March 27 (Bloomberg) -- Britons’ disposable income fell in the fourth quarter, underlining the pressure on consumers as the economy teeters on the brink of an unprecedented triple-dip recession.
Household incomes adjusted for inflation declined 0.1 percent from the previous three months, the Office for National Statistics said today in London. Gross domestic product fell 0.3 percent, the same as previously estimated.
The Office for Budget Responsibility cut its growth forecasts last week and Chancellor of the Exchequer George Osborne said it will take longer than previously thought to bring debt under control, prompting Fitch Ratings to move a step closer to stripping the country of its top credit rating. GDP is at risk of contracting again this quarter, marking the third recession in five years. Concern over the economy has weighed on the pound this year.
“Today’s figures confirm that the U.K. economy finished last year on a very weak footing and keep alive the risk of a triple-dip recession,” said Samuel Tombs, an economist at Capital Economics Ltd. in London. “The figures are therefore a timely reminder of how much progress still needs to be made towards getting the economy back to a sustainable path.”
A separate statement from the Bank of England said U.K. lenders must raise 25 billion pounds ($38 billion) to make up a shortfall in capital to cover higher estimates for expected loan losses, potential fines and better risk calculations.
The pound fell against the dollar after the reports and was trading at $1.5103 as of 12:50 p.m. in London, down 0.4 percent on the day. The yield on the benchmark 10-year U.K. government bond dropped 6 basis points to 1.73 percent.
Today’s ONS report confirmed that trade and investment acted as the biggest drag on the economy in the fourth quarter, casting doubt on Prime Minister David Cameron’s claim to be rebalancing the economy away from spending by consumers and the government.
Exports fell 1.6 percent and net trade contributed 0.2 percentage point of the overall decline in GDP, suggesting exporters are seeing little benefit from the pound’s decline.
The current-account deficit narrowed to 14 billion pounds in the fourth quarter from 15.1 billion pounds in the previous three months, the ONS said separately today. While the trade balance widened, Britain swung to a surplus on its income balance.
Business investment fell 0.8 percent in the quarter instead of the 1.2 percent decline previously estimated, wiping 0.1 point from GDP. Consumer spending rose 0.4 percent instead of 0.2 percent.
On the output side, there was a downward revision to industrial production, which fell 2.1 percent, the most since 2009, amid shutdowns of North Sea oil production. Services were unchanged, revised from a drop of 0.1 percent. GDP excluding oil and gas extraction fell 0.1 percent on the quarter.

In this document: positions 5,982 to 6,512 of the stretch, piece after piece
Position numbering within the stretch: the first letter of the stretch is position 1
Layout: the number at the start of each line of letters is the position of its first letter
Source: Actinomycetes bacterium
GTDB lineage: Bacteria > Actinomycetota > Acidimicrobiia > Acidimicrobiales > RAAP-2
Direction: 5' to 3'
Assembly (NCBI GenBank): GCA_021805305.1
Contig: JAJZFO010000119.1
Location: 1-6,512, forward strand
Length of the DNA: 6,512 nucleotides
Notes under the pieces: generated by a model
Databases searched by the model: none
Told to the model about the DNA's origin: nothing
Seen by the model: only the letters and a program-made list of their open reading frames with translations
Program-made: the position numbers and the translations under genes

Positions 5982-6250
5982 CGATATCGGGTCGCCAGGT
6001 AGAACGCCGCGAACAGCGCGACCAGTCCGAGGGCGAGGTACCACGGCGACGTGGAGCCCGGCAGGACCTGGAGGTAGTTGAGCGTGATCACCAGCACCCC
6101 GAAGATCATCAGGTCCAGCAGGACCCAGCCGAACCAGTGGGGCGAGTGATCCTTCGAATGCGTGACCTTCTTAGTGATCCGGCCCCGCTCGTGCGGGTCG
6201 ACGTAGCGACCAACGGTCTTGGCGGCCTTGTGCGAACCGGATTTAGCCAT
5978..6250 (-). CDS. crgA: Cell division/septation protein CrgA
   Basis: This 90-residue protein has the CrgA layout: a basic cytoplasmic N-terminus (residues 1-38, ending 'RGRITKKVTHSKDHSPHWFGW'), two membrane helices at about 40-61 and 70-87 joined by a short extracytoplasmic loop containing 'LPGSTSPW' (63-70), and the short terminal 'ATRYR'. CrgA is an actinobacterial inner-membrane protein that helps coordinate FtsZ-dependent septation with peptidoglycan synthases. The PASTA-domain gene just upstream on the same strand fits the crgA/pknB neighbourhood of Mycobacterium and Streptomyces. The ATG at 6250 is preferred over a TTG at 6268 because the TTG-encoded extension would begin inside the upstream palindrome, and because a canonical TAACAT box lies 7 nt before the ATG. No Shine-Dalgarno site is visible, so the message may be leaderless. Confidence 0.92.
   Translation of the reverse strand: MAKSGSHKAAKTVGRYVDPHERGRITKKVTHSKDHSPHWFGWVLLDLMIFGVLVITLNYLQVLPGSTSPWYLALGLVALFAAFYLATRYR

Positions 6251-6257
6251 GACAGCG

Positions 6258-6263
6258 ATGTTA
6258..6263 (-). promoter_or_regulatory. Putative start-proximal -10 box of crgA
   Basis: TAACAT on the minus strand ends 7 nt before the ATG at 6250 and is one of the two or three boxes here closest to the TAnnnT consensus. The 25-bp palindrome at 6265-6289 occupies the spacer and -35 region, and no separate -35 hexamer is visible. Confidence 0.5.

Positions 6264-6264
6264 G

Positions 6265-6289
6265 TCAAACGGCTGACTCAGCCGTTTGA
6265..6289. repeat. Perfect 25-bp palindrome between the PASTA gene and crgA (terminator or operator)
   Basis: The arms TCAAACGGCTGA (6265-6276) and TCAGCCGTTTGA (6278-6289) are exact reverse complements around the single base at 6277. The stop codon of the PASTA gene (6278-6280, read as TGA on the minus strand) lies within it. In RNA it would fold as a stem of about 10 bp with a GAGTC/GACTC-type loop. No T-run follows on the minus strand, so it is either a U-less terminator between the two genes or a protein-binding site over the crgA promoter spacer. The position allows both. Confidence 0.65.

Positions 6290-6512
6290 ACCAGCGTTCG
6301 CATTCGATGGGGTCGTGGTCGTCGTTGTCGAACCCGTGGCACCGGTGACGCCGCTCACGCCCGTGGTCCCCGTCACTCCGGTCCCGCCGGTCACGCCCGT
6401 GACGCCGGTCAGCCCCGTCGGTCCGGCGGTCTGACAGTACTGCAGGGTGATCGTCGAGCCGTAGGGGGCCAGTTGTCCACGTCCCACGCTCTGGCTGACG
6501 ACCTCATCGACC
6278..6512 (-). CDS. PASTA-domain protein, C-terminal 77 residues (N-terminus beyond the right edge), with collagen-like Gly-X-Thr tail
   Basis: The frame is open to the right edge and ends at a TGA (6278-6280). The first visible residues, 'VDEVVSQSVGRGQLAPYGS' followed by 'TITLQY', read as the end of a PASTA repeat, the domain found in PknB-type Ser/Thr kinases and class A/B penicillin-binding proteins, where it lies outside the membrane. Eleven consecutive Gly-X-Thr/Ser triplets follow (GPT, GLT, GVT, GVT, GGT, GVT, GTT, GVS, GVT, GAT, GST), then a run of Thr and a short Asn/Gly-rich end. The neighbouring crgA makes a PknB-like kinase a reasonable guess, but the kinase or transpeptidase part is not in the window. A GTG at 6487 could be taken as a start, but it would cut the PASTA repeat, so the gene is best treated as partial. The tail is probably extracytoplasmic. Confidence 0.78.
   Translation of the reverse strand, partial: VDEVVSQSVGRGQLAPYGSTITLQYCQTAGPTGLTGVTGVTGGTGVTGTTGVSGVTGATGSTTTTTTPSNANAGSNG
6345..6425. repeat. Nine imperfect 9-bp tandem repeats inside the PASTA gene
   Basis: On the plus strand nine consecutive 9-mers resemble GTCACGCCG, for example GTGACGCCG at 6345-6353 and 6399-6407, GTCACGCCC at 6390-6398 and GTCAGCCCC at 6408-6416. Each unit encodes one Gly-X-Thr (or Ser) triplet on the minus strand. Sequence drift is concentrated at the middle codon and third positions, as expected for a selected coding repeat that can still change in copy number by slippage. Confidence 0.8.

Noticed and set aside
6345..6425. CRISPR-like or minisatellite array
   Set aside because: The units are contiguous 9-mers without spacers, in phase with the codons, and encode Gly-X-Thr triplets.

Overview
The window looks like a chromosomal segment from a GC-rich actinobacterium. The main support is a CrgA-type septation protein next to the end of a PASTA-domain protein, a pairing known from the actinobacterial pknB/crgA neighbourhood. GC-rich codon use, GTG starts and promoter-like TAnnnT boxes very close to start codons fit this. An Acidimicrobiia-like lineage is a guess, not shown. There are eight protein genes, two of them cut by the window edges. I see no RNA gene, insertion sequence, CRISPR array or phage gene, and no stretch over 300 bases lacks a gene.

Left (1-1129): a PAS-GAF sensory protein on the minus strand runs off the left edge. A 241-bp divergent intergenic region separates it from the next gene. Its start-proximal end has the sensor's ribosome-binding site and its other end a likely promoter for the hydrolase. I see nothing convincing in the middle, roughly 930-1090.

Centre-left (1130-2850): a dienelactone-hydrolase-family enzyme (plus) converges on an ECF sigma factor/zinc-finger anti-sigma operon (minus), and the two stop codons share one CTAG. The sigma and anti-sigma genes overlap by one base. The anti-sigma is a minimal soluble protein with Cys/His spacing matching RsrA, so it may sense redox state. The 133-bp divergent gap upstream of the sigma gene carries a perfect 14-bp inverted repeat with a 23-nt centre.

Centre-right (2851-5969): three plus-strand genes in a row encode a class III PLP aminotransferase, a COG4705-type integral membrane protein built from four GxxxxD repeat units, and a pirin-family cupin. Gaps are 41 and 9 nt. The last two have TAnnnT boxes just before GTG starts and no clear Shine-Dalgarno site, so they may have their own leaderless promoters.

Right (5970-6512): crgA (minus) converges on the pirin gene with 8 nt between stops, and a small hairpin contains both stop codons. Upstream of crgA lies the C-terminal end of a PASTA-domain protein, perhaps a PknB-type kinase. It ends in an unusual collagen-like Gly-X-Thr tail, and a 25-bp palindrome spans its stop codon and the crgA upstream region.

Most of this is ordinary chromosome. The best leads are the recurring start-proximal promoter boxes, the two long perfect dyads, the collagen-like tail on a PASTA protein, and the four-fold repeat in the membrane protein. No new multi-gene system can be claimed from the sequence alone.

The household savings ratio fell to 6.7 percent in the final three months of 2012 from 7.9 percent in the previous quarter. The ratio climbed to 7.1 percent last year, the highest since 1997, as people chose to save rather than spend.
Net disposable income rose 2.1 percent last year, the biggest increase since 2003. While an increase in the number of people in work lifted wages and salaries by 3 percent, just above the rate of consumer-price inflation, basic pay is rising at a slower pace. Earnings were also boosted by social benefits and dividends.
The weak economy is hampering Osborne’s efforts to narrow the budget deficit. In his budget last week, the chancellor conceded borrowing will be more than 50 billion pounds higher than previously estimated over the coming years after the OBR cut its forecasts.
Britain has recovered only half of the output lost in the 2008- 2009 recession, and the country forfeited its top credit rating at Moody’s Investors Service on Feb. 22. By contrast, output in the U.S. is back above its pre-slump peak and the recovery is gaining pace. The OBR, Osborne’s fiscal watchdog, estimates the British economy will grow 0.6 percent this year, half the pace predicted in December.
With exports to the euro region falling and freezing weather keeping shoppers at home this month, Britain is relying on a strong performance from the service sector, which accounts 77 percent of GDP, to prevent a further contraction in the first quarter. Figures tomorrow are forecast to show services shrank 0.2 percent in the three months through January, according to a Bloomberg survey. The initial estimate of GDP in the first quarter is due on April 25.
Osborne is largely relying on the Bank of England to pursue “monetary activism” to aid the economy as his budget cuts, the euro-region crisis and the squeeze on incomes from above-target inflation depress demand.
Governor Mervyn King and two other officials were defeated for a second month in their bid to add to the 375 billion pounds of assets bought as part of quantitative easing since March 2009.
In 2012, GDP rose 0.3 percent, revised from a previous estimate of 0.2 percent, with consumer spending providing a key boost and net trade weighing on the economy. Excluding oil and gas extraction, which plunged by 10.7 percent last year, the economy grew by 0.5 percent.
The current-account deficit almost tripled to 57.7 billion pounds. That’s 3.7 percent of GDP, the most since 1989. The increase was due to a widening trade deficit and the loss of investment income.
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